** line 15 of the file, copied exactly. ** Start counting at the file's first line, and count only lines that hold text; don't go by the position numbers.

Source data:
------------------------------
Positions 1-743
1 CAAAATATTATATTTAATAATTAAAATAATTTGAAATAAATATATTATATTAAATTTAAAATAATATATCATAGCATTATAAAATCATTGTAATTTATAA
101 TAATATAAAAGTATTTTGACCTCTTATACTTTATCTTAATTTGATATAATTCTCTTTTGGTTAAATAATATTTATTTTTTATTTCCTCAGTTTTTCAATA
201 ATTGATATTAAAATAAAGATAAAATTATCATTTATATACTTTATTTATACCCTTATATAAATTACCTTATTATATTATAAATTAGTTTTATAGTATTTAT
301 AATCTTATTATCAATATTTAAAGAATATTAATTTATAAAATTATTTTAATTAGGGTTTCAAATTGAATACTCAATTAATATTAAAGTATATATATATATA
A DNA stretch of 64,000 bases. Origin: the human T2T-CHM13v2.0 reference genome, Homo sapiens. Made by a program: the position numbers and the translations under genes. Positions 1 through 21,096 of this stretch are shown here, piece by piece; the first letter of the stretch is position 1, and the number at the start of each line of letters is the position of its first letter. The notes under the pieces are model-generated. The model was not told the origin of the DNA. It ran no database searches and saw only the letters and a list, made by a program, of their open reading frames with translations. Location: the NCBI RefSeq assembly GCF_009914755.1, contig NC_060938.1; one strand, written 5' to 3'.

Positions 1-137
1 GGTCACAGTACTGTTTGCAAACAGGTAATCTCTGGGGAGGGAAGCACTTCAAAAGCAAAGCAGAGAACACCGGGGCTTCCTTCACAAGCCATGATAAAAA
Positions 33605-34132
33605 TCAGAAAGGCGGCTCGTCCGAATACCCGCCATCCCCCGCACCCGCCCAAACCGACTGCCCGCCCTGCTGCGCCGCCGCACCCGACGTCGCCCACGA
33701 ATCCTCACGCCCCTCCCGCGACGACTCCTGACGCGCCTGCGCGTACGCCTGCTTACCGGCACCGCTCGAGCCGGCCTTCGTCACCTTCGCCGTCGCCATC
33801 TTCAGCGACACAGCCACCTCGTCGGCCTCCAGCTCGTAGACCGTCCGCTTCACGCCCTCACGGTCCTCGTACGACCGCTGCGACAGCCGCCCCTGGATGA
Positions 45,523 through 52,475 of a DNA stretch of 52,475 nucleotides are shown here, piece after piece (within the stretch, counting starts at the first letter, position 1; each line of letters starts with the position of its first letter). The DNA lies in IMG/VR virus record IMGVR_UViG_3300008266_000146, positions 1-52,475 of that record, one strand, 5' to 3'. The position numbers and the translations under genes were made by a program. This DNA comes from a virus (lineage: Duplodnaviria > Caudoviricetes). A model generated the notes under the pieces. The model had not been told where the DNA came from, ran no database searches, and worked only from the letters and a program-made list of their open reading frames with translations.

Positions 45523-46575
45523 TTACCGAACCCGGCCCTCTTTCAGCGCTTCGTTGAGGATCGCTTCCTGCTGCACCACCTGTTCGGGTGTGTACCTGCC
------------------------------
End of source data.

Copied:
45523 TTACCGAACCCGGCCCTCTTTCAGCGCTTCGTTGAGGATCGCTTCCTGCTGCACCACCTGTTCGGGTGTGTACCTGCC